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Top 5 David Walliams' Books for Children

David Walliams Boy In The Dress

Top 5 David Walliams' Books for Children
by Hazel Fernandez | Posted on 16th October 2020

David Walliams is the literary equivalent of a Fun Uncle. You know the one. Your children beg to have him around for tea and flock to him at every family occasion. He’ll pick them up and dangle them upside down in a way that looks frankly dangerous, and he has aeons more energy than any actual parent ever could. As a staid and sensible Mum or Dad you might bite your lip when you hear some of his more inappropriate jokes -

“Close that potty mouth, Jamie!”

“But Muuuum, Uncle Walliams says it!”

But any misgivings dissolve when you hear the peals of laughter and see the bright eyed admiration coming from your child. The non-favoured family members might look at Fun Uncle and enviously comment that he relates so easily to the children because he is in fact just a big child himself. But everyone knows that past the rambunctious games and gross-out jokes Fun Uncle has a heart of pure gold.

Walliam’s magic is condensing Fun Uncle down and putting all that rollicking good nature into a book. Life lessons about accepting people for who they are and helping those less fortunate than you wrapped up in accessible writing and jokes about your nan doing naked yoga and farts.

David Walliams has written a whopping 14 children’s novels, as well as seven picture books for younger children and five short story collections. He’s often compared to Roald Dahl, and for obvious reasons: he writes deliciously nasty villains (always grown ups), plucky heroes (always kids), and his books are wildly popular. As one of my children's unsung heroes and ahead of his new children's book "Little Monsters", I have picked our Top 5 David Walliams' Books for Children.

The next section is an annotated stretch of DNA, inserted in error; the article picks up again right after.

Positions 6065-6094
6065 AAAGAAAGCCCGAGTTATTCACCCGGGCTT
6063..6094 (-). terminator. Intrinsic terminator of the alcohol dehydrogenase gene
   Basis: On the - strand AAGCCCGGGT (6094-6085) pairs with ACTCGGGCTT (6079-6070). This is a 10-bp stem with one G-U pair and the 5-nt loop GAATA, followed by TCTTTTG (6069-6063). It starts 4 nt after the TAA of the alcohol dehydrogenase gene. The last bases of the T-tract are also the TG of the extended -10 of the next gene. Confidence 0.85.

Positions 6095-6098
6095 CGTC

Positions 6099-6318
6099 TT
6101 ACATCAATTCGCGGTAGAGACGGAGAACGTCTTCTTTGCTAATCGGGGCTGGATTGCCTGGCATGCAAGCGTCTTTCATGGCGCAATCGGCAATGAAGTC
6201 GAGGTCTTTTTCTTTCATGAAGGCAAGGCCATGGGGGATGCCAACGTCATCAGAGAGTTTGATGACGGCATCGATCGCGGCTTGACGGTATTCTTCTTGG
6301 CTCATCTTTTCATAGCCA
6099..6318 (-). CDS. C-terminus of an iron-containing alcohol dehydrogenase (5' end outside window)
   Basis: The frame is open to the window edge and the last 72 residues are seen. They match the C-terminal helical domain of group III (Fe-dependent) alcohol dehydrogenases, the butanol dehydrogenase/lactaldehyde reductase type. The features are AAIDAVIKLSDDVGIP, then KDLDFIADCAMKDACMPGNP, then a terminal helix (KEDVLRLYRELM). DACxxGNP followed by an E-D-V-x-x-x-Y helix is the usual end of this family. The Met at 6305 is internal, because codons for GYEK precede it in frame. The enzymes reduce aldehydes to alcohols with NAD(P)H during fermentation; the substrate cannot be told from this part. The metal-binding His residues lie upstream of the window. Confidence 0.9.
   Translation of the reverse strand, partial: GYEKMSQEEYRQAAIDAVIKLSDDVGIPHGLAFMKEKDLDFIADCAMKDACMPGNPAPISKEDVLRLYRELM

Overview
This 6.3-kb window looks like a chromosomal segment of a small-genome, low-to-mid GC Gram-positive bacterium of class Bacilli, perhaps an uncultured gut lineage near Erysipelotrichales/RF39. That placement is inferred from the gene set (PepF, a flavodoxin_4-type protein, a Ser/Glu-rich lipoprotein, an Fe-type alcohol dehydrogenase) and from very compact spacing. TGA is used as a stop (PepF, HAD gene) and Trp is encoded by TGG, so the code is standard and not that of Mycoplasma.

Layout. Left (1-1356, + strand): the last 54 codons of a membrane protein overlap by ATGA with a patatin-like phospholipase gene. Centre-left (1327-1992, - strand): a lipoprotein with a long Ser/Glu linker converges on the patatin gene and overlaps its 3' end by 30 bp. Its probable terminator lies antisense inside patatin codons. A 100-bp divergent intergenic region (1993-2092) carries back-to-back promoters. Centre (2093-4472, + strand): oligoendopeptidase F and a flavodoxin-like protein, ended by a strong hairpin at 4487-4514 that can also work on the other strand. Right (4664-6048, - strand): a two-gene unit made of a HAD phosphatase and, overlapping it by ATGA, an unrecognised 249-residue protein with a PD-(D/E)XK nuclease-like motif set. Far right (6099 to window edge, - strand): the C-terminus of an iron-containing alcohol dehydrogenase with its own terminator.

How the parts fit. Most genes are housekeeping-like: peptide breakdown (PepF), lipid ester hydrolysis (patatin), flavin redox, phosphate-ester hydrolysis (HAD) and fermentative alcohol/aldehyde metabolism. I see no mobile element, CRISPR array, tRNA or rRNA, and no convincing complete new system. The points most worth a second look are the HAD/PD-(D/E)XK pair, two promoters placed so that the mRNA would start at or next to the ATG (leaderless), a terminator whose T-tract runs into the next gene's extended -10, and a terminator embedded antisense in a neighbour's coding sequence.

1. The Boy In The Dress

At its heart The Boy in the Dress is a novel about tolerance and acceptance. 12 year old Dennis lives with his older brother and overweight Dad, in a home left hurting by the absence of his Mum, who walked out on them five years earlier. Dennis is a normal boy, living in a normal house, but he is different. The book follows his realisation that he loves everything fashion - he hides copies of Vogue under his mattress, has a huge crush on the glamorous budding dress designer he meets in detention, and is aching to try on beautiful dresses himself. With the support of his best friend Darvesh, Dennis fights for acceptance from his family and teachers and leads the school football team in some of their biggest matches yet.

David Walliams Gangsta Granny 2. Gangsta Granny

Ben is an 11 year old boy who thinks his granny is nothing more than a cabbage cooking, scrabble playing farter. That is until he uncovers her secret life as an international jewel thief, and is catapulted into a world of mobility scooter topped heists. Gangsta Granny is the wickedly funny tale of a boy’s collaborative conniving with his dear old Gran. Throughout it imparts the message of valuing your older family members, of remembering that they were young once, and that you will one day be old.